The Value Comeback Came and Went

It lasted five days, and there's no word on when it will return.
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If you blinked, you missed the much-heralded comeback of value investing. Indeed, the ink was barely dry on news reports that bargain-basement stock-buying was back in vogue when the strategy again fell flat.

Last week, the

S&P 500 BARRA Growth

index, which tracks performance of growth stocks within the

S&P 500

, began to lose ground to its value counterpart, the

S&P 500 BARRA Value

index. The move reversed an 18-month trend in which growth stocks significantly outperformed value stocks.

The growth slide, which began April 13, resulted in a five-day return of negative 10.2% on the growth index and a positive 0.9% return on the value benchmark. It was the first glimmer of hope for long-suffering value funds, whose beleaguered managers were quick to embrace the notion that their time had finally come.

But not everyone was convinced that a week's move marked a new trend. "At a conference last week, I found it funny how many said value was coming back," says Gus Sauter, manager of the

Vanguard Group's

25 indexed portfolios. "There has been no economic catalyst to shift the trend. I thought it was a hiccup."

It was.

After Monday's technology selloff, growth again took the lead. The growth index has tacked on 8.8% since Monday's market close, while the value index has added an anemic 1.6% through Thursday.

"It is extraordinarily difficult to call the turn in value vs. growth," says Sauter.

Yes, value stocks "look like a tremendous buy from a relative standpoint," he says. "But stocks can be undervalued, and the market doesn't have to swing in their favor." The small-cap sector is a good example, he says. "We started seeing small-caps undervalued two years ago."

Historically, growth and value have moved in three- to four-year cycles of market leadership, with value tending to outpace growth on the heels of economic recession. Following a boom for value stocks in the early part of the decade, growth has been the leader ever since. Indeed, value stocks have not finished a calendar year ahead of their growth counterparts since 1993. In the past 15 years through Thursday, the S&P BARRA Growth index has soared 1,009% while the value benchmark has moved up 554%.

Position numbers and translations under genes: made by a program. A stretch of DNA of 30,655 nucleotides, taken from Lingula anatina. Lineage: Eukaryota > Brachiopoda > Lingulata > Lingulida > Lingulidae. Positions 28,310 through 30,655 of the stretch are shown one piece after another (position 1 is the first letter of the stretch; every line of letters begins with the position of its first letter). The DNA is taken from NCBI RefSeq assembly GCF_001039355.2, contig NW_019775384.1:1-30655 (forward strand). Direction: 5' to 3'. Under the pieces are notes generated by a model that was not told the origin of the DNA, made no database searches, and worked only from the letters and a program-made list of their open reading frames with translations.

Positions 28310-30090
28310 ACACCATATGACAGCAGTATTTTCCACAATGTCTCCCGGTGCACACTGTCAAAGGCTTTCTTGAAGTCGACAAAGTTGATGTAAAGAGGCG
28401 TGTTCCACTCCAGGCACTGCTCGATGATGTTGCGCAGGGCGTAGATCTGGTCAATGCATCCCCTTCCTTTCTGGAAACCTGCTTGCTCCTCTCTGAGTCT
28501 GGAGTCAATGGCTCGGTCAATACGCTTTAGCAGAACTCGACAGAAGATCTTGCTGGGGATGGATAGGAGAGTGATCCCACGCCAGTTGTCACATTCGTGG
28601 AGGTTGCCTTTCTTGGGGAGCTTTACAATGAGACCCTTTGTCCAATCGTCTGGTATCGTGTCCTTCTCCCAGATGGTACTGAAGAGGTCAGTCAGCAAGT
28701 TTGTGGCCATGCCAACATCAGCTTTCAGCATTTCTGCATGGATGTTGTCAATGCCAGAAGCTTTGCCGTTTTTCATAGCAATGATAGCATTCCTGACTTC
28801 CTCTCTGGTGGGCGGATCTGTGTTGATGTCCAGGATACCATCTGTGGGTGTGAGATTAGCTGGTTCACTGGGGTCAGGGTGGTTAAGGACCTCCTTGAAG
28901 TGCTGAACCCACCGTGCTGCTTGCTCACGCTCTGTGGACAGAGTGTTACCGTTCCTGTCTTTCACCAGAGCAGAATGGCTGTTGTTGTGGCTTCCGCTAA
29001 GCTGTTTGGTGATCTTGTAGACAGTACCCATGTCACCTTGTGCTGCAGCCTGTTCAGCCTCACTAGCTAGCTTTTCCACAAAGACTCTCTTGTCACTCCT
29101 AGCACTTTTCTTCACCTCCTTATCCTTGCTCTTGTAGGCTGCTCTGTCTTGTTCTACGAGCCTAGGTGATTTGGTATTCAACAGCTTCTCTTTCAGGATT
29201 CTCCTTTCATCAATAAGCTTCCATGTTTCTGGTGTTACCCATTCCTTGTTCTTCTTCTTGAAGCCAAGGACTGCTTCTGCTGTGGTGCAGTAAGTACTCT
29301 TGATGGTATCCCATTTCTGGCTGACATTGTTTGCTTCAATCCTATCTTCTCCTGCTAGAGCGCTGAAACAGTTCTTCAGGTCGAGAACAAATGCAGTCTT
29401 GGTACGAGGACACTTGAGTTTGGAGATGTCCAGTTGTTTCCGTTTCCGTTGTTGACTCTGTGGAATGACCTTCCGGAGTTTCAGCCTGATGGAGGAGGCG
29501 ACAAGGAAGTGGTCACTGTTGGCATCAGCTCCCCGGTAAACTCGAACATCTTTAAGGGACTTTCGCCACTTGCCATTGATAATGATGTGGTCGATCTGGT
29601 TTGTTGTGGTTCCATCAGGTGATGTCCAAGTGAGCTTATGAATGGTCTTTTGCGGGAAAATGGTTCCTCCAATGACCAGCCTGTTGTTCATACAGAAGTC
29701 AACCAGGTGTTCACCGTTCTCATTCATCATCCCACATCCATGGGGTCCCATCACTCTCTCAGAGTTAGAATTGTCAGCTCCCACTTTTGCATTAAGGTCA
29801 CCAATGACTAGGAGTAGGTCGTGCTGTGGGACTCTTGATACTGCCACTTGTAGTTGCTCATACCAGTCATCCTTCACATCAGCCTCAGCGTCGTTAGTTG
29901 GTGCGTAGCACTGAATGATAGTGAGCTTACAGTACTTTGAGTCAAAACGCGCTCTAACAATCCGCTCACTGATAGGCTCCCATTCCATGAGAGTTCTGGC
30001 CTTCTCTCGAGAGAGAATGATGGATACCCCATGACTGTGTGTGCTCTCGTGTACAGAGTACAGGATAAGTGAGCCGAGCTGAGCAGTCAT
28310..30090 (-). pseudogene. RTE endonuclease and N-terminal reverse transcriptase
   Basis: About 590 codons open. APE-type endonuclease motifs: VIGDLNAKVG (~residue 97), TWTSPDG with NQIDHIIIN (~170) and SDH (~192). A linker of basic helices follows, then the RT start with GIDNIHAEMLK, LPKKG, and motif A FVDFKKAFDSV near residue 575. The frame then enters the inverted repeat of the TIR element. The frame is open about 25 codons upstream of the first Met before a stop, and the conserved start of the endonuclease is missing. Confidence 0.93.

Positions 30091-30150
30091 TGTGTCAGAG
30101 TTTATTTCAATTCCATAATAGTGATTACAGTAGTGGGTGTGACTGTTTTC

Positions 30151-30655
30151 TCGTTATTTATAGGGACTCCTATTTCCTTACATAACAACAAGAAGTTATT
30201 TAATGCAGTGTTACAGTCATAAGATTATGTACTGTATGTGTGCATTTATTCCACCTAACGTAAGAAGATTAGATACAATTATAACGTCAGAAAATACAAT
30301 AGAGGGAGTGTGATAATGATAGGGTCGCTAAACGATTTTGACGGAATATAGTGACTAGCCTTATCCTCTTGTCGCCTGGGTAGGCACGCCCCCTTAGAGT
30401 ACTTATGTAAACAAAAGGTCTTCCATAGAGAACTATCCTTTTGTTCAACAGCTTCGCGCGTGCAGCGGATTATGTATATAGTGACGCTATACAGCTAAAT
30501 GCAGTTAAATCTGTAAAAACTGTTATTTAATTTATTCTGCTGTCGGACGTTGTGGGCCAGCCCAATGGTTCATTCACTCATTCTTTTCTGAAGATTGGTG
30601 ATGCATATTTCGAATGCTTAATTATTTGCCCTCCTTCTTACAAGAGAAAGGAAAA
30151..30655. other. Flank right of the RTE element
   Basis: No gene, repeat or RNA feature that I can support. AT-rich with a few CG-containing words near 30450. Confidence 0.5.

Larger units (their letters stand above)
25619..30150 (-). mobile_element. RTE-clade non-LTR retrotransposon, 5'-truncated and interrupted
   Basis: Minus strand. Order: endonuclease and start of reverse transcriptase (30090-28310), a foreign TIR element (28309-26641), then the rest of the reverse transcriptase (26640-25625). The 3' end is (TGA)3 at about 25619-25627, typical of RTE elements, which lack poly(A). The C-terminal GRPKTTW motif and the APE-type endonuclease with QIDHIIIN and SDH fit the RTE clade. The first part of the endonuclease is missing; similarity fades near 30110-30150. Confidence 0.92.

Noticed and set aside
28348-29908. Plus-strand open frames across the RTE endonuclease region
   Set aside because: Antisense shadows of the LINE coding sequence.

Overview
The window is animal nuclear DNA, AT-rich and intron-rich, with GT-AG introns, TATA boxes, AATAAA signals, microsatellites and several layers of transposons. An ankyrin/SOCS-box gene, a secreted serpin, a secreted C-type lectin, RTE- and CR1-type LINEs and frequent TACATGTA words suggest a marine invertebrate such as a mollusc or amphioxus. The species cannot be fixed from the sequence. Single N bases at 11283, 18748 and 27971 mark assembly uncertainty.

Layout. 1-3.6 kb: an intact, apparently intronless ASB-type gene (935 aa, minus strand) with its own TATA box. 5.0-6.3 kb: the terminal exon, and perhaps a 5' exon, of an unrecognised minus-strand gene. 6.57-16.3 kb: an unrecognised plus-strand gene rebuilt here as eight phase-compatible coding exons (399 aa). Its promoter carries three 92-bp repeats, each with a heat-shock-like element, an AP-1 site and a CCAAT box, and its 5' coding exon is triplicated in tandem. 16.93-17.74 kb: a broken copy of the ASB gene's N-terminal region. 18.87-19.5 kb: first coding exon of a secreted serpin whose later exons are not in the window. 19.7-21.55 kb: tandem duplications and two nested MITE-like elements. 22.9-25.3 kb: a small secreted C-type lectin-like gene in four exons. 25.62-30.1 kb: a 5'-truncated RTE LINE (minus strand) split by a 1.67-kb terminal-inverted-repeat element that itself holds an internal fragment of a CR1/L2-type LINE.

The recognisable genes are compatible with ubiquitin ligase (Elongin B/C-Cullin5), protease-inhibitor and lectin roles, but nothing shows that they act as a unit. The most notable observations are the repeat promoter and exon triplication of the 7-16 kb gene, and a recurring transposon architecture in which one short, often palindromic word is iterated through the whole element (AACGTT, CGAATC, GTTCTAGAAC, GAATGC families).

The indices track large-cap growth and value by dividing up the stocks in the S&P 500 twice a year using a proprietary model developed by the analysts at BARRA, a Berkeley, Calif.-based investment consultant and money manager.

The model ranks the book-to-price ratio of each of the S&P 500's stocks. The stocks on the higher end of the book-to-price scale carry the potential for the greatest value because they offer the most bang for your investment buck. These "value" stocks are allocated to the value index until the market capitalization of the index is equal to half the market cap of the S&P 500. The rest of the stocks go into the growth index. So, while the number of stocks in each index varies, the market capitalization of each is the same. Currently, the value index comprises 378 stocks, while growth holds only 122. The indexes are rebalanced twice yearly.

At Vanguard, Sauter oversees portfolios that are designed to mimic the performance of each of the S&P BARRA 500 indices. Not surprisingly, the

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Vanguard Growth Index portfolio has attracted a lot of investor cash in recent years as large-cap growth stocks have led the portfolio to even greater heights than its parent fund, the $88 billion

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Vanguard 500 Index. The growth fund has close to $11 billion while the

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Vanguard Value Index fund has only $3 billion. That was not always the case. Until March 1997, the Value fund held more cash than the Growth fund.

The Growth fund's happy shareholders aside, Sauter finds this tendency for investors to follow performance somewhat disturbing. Even though he says he sees no fundamental change in the economy to support last week's reversal, the manager still doesn't discount the possibility that one could occur in the absence of an economic catalyst. "Reversion to the mean is a very strong phenomenon in the stock market," he says.

And since "we typically don't know the tide has turned until after the fact," Sauter recommends that investors avoid getting whipsawed by minute-to-minute predictions and invest in both growth and value.